WASHINGTON — Sam Clovis, the former top Trump campaign official who supervised a man now cooperating with the FBI's Russia investigation, was questioned last week by special counsel Robert Mueller's team and testified before the investigating grand jury, a person with first-hand knowledge of the matter told NBC News.
Clovis, who is President Donald Trump's pick to be the Department of Agriculture's chief scientist, could not be reached for comment. His lawyer, Victoria Toensing, would neither confirm nor deny his interactions with the Mueller team.
"I'm not going to get into that," she said in an interview.
Clovis, spotted by NBC News in the Hart Senate Office Building, declined to answer questions.
George Papadopoulos was arrested in July and began cooperating with agents, records show — disclosing his interactions with a professor and other Russians whom the FBI suggested in court documents may have been working for Russian intelligence agencies. He pleaded guilty to making false statements on Oct. 5.
The court documents unsealed Monday describe emails between Papadopoulos and an unnamed "campaign supervisor." The supervisor responded "Great work" after Papadopoulos discussed his interactions with Russians who wanted to arrange a meeting with Trump and Russian leaders.
Toensing confirmed that Clovis was the campaign supervisor in the emails. Clovis, a former Air Force officer and Pentagon official who unsuccessfully ran for Iowa State Treasurer in 2014, was the Trump campaign's chief policy adviser and national co-chairman.
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He is currently serving as a White House adviser to the Agriculture Department, awaiting Senate confirmation before the Agriculture Committee for the scientist job. He is not a scientist.
In a statement, Toensing's office said Clovis set up a national security committee in the Trump campaign that included Papadopoulos, "who attended one meeting and was never otherwise approached by the campaign for consultation."
She disputed a suggestion in the Papadopoulos documents that he was told by Clovis that a top campaign priority was improving relations with Russia.
In August 2016, according to court documents, Papadopoulos told Clovis about his efforts to organize an "off the record" meeting with Russian officials.
"I would encourage you" and another foreign policy adviser to the campaign to "make the trip, if it is feasible," Clovis responded.
In the statement, Toensing said the Trump campaign had a strict rule prohibiting travel abroad on behalf of the campaign, but said that Clovis would have had no authority to stop Papadopoulos from traveling in his personal capacity.
"Dr. Clovis has not communicated with Mr. Papadopoulos since prior to the 2016 election," the statement says.
Democrats have already targeted Clovis' nomination to what is often referred to as the department's chief scientist because he has previously stated doubts about climate change.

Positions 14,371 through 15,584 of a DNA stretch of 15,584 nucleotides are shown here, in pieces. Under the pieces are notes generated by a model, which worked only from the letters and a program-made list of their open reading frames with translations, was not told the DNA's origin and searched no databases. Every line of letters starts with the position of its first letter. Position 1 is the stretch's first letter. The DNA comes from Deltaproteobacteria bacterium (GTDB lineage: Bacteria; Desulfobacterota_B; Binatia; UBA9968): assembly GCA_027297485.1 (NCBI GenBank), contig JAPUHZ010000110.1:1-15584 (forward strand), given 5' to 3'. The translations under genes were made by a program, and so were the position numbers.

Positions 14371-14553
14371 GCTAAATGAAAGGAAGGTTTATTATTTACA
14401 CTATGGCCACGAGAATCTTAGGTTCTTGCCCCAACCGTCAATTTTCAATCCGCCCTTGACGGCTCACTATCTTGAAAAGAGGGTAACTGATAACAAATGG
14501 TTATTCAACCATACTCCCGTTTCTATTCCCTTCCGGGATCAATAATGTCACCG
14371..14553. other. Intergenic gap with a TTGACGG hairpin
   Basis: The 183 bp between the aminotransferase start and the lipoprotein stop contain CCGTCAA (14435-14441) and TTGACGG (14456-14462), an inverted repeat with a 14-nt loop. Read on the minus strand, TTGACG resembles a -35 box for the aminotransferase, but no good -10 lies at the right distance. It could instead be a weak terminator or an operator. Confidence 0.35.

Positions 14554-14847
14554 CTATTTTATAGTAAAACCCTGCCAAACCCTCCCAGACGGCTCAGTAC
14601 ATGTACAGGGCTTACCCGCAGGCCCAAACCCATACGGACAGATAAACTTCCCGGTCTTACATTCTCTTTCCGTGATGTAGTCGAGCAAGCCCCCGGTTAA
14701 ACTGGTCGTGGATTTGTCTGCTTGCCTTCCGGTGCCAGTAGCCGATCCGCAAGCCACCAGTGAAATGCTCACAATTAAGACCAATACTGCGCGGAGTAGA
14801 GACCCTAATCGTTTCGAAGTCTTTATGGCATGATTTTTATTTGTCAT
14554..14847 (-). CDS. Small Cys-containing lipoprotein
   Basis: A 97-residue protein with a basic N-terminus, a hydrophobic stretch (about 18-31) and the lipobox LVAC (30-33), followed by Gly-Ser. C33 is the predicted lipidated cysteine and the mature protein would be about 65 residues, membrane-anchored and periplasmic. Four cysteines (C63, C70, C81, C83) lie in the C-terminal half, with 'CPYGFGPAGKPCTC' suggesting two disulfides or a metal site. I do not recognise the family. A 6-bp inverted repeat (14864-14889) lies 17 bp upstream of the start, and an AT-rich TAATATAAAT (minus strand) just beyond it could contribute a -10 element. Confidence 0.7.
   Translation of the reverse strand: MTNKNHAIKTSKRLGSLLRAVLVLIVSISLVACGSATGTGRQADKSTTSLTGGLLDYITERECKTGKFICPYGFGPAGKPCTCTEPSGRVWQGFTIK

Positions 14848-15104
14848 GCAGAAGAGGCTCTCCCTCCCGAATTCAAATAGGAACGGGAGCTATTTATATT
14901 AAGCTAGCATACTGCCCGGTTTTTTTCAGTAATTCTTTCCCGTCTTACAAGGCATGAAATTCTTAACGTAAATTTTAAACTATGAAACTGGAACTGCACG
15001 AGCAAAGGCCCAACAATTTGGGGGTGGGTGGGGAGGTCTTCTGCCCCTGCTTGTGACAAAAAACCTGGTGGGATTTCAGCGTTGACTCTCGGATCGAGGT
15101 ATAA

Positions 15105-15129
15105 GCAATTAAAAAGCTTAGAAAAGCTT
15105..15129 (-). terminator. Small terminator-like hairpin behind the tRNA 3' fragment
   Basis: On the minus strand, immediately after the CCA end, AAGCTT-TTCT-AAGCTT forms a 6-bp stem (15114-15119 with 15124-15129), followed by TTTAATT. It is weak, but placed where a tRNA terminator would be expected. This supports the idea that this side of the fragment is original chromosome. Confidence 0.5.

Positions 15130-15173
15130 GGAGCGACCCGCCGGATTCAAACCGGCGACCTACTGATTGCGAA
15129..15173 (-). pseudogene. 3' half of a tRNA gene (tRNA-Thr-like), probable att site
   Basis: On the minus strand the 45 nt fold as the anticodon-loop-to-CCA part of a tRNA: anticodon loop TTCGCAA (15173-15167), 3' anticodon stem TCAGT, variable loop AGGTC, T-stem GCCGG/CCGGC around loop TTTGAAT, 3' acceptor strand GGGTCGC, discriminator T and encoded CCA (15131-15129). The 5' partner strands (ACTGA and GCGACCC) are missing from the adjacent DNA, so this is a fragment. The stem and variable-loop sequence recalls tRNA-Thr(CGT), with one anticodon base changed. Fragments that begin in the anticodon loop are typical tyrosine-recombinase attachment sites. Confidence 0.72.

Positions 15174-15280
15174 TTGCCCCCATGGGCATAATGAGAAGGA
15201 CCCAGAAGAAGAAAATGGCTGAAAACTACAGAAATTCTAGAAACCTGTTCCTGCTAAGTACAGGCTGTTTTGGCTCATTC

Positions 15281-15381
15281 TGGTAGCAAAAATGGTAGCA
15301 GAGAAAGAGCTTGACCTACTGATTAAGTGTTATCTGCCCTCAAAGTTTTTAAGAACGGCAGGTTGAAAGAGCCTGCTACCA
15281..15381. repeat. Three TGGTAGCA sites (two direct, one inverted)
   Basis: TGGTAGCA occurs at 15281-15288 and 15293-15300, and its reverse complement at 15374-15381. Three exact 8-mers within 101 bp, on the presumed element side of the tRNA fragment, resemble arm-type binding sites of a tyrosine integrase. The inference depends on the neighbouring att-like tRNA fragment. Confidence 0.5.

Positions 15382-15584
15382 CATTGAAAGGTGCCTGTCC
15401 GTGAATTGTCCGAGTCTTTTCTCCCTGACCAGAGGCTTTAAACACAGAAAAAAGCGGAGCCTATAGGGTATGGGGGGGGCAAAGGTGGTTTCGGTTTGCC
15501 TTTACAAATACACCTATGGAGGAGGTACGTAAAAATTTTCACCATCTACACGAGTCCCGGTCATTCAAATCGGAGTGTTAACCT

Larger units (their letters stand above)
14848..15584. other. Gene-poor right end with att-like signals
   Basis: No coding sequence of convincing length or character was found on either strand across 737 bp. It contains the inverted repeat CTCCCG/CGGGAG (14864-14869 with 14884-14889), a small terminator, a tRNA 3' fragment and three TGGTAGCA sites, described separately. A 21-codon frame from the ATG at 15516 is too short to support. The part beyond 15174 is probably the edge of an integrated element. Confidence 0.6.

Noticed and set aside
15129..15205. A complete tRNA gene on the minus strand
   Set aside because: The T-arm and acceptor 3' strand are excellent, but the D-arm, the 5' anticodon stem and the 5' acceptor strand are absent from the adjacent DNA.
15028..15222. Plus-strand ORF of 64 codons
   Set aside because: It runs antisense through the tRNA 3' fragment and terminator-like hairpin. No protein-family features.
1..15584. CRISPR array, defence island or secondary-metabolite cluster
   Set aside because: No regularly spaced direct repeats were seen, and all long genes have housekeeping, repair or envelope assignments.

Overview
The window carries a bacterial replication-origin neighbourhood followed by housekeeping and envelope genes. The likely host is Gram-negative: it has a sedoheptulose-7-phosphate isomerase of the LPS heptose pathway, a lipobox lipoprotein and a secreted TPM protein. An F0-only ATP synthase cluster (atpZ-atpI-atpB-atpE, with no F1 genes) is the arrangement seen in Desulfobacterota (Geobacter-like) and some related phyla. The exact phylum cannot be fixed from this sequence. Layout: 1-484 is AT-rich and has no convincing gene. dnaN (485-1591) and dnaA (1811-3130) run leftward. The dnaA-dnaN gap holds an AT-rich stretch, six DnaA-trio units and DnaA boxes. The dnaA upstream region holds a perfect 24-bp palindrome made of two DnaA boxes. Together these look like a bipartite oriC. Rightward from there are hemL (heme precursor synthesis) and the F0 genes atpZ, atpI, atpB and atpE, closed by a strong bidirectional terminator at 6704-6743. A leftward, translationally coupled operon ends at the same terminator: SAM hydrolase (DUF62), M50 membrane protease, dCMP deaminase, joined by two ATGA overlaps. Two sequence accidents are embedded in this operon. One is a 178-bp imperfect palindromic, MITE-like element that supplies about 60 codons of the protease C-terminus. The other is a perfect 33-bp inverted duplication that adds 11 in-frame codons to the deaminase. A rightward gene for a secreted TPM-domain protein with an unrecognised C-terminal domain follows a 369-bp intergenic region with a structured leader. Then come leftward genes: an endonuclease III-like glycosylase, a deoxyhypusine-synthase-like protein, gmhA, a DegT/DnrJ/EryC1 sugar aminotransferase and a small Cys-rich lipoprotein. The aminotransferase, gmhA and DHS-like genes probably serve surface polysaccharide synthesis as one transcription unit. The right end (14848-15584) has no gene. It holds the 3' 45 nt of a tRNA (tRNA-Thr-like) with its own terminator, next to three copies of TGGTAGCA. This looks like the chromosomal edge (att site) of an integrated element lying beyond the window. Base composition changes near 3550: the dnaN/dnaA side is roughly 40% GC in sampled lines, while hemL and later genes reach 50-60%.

In a 2014 interview when he was a candidate for U.S. Senate in Iowa, Clovis described himself as "extremely skeptical" of the overwhelming assessment of climate scientists that human behavior is responsible for warming trends. "A lot of the science is junk science," he said then.
In his role in the Trump campaign Clovis, a 25-year Air Force veteran, helped assemble Trump's National Security Advisory Committee, chaired by then-Sen. Jeff Sessions (R-Ala.), which was publicly announced in March 2016.
A public Senate confirmation hearing would give Democrats on the committee an opportunity to question Clovis about his interactions with Papadopoulos and the campaign's deliberation about meetings with Russian officials.
"I’m not aware that any change would be necessary at this time," White House spokeswoman Sarah Huckabee Sanders told reporters at the daily press briefing when asked about the status of Clovis’ nomination.
The Agriculture Committee is chaired by Republican Sen. Pat Roberts of Kansas, a former chairman of the Intelligence Committee. Sen. Chuck Grassley (R-Iowa), chairman of the Judiciary Committee, which is conducting its own Russia-related probe, is also a member of the Agriculture Committee, as are Democrats Patrick Leahy of Vermont and Amy Klobuchar of Minnesota.
"A hearing later this week is to be determined," said Roberts. "We'll make that determination after we check with all members of the ag committee. I know the Democrats have marching orders to oppose him and so we usually operate in a bipartisan manner. We'll see."
Clovis was also interviewed recently by the Senate Intelligence Committee, according to a source with direct knowledge. Roberts told Politico Tuesday that Clovis was "a fully cooperative witness."
Clovis has continued to work at the Agriculture Department even as his nomination is pending. Agriculture Secretary Sonny Perdue has referred to Clovis as a "trusted adviser and steady hand" in his work for USDA in his current role, noting when his nomination was announced that he "was one of the first people through the door."
Ken Dilanian is a correspondent covering intelligence and national security for the NBC News Investigative Unit.